Fidelity Investments and Vanguard are two of the largest asset managers in the world, with each offering a variety of low-cost funds to meet investors’ needs. But they also operate online brokerages and rate well in Bankrate’s annual review of the best brokers.

Fidelity was named Bankrate’s best broker for beginner investors and for retirement investing in the 2022 Bankrate Awards. Fidelity stands out for its low costs, number of account types offered and great customer service, while Vanguard offers thousands of no-transaction-fee mutual funds and commission-free online trading of stocks and ETFs.

Which one is right for you? That will depend on your unique circumstances and what features you’re looking for in an online broker. Here’s how Fidelity and Vanguard compare on some of the most common features.

BROKER CATEGORY FIDELITY VANGUARD
Stock and ETF commissions $0 $0 ($25 for phone orders)
Options commissions $0.65 per contract $1 per contract for accounts below $1 million
Account minimum $0 $0
Tradable securities Stocks, ETFs, bonds, mutual funds, options Stocks, ETFs, bonds, mutual funds, options
Account fees No annual, activity or transfer-out fee $20 fee for certain accounts (can be waived with $10,000 in Vanguard assets or email delivery of statements)
No-transaction-fee mutual funds 3,400+ 3,200+
Account types Individual and joint taxable, IRAs, small business (SEP IRA, solo 401(k), etc.), custodial, 529, HSA, managed portfolio, charitable and trust, among others Individual and joint taxable, IRAs, small business (SEP IRA, solo 401(k), etc.), custodial, 529, managed portfolio
Mobile app Fidelity Mobile app on the Apple App Store and Google Play Store Vanguard mobile app on the Apple App Store and Google Play Store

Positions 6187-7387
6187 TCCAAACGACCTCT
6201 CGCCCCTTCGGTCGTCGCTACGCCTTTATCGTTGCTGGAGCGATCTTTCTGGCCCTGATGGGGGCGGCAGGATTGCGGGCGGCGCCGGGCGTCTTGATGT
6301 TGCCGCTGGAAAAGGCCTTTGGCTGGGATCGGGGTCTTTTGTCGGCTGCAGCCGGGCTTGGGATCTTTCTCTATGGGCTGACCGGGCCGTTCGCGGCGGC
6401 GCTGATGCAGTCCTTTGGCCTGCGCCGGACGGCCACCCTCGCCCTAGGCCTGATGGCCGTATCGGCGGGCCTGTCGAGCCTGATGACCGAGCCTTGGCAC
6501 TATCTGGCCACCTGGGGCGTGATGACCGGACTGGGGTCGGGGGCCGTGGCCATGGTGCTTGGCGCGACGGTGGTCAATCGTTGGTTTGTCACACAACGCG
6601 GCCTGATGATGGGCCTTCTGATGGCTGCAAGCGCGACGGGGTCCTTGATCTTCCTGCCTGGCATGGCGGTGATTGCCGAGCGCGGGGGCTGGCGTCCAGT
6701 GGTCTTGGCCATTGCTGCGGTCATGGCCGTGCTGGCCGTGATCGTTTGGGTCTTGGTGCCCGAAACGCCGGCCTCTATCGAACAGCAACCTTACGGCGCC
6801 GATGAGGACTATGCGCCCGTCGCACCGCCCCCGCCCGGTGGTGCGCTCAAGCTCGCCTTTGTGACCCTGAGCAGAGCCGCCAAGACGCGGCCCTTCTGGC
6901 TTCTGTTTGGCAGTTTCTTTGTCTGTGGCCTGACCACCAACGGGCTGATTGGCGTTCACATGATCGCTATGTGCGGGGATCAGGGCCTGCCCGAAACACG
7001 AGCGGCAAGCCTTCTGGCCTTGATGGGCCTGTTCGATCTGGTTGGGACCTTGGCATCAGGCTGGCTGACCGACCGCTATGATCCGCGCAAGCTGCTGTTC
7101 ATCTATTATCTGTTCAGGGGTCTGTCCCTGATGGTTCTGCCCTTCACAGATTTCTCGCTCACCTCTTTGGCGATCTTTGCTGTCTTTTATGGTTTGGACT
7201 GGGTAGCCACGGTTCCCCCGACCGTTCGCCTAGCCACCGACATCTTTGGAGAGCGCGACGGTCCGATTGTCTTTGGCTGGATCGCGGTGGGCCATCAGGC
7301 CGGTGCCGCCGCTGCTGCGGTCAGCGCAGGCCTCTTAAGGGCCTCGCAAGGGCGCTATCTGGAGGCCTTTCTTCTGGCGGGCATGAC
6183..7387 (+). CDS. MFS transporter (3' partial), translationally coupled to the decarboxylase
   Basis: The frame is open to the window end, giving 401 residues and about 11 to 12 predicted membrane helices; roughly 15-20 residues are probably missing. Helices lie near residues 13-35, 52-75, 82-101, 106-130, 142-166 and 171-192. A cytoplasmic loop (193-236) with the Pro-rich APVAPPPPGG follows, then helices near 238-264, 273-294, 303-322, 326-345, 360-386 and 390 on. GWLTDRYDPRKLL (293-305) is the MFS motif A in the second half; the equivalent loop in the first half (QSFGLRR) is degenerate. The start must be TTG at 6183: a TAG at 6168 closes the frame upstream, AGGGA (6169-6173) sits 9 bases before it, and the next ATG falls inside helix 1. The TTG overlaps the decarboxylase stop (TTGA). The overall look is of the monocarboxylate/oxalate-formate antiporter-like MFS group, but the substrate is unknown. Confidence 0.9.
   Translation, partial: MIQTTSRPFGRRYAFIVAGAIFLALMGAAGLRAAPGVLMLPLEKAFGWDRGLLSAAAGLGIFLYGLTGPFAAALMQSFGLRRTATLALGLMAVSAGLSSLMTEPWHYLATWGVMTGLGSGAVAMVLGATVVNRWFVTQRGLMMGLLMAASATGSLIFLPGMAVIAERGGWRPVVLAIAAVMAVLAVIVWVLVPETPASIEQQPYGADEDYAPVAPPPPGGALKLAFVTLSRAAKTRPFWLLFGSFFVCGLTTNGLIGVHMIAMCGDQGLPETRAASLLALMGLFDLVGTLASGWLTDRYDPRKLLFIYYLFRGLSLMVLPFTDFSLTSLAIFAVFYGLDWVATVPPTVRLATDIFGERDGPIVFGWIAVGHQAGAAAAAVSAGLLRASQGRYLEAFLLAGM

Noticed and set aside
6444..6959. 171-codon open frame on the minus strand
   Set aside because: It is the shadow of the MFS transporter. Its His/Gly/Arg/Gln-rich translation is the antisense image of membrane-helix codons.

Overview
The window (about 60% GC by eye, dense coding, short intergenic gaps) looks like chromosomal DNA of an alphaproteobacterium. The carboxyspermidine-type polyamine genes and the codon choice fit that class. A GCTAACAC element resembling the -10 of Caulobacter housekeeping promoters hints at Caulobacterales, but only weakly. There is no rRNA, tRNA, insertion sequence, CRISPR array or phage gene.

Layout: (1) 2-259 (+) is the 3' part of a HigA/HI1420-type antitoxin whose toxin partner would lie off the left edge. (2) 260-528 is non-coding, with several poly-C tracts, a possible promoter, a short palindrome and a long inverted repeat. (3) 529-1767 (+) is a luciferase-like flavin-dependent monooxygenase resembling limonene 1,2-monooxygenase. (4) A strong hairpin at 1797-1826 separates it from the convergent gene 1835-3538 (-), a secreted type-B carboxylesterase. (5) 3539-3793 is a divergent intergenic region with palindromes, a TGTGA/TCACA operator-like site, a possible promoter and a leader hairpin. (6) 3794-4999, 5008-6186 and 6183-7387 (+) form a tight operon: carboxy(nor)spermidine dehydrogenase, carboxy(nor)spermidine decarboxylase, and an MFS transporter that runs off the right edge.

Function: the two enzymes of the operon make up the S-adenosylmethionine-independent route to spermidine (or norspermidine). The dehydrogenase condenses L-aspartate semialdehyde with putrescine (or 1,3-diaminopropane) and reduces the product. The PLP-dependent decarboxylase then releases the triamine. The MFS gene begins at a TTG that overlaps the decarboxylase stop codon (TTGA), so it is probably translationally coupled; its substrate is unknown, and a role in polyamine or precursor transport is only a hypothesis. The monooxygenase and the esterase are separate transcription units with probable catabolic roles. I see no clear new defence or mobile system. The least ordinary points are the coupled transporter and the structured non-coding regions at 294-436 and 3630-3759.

Fractional shares For purchases and dividend reinvestment Available on purchases of mutual funds, but dividend reinvestment only on stocks/ETFs
Customer support Phone 24/7 availability, chat, email, 200+ branches Phone M-F 8 a.m. – 8 p.m. ET, email

Fidelity vs. Vanguard: Costs

Fidelity and Vanguard both do a good job keeping costs fairly low, but Fidelity has a slight edge overall. Both brokers charge zero commission for stock and ETF trades, but Fidelity charges $0.65 per contract on options trades, while Vanguard charges $1 per contract for customers with less than $1 million in assets.

When it comes to mutual funds, both Fidelity and Vanguard offer more than 3,000 funds with no transaction fees, making each broker an attractive spot for those saving for retirement or other long-term goals. Each one offers a number of low-cost index funds and Fidelity even has some with no fees.

Account fees are non-existent at Fidelity, while Vanguard does charge a $20 fee in certain accounts, which can be waived if you have at least $10,000 in qualifying Vanguard assets or sign up to have statements delivered electronically. If you’re just starting out and don’t have much in the way of savings to invest, Fidelity will likely be the better option.

Fidelity vs. Vanguard: Account minimum

Both Fidelity and Vanguard have no account minimum, allowing new investors to open accounts and then fund them with any amount when they’re ready. This feature makes both brokers a solid choice for new investors.

Fidelity vs. Vanguard: Tradable securities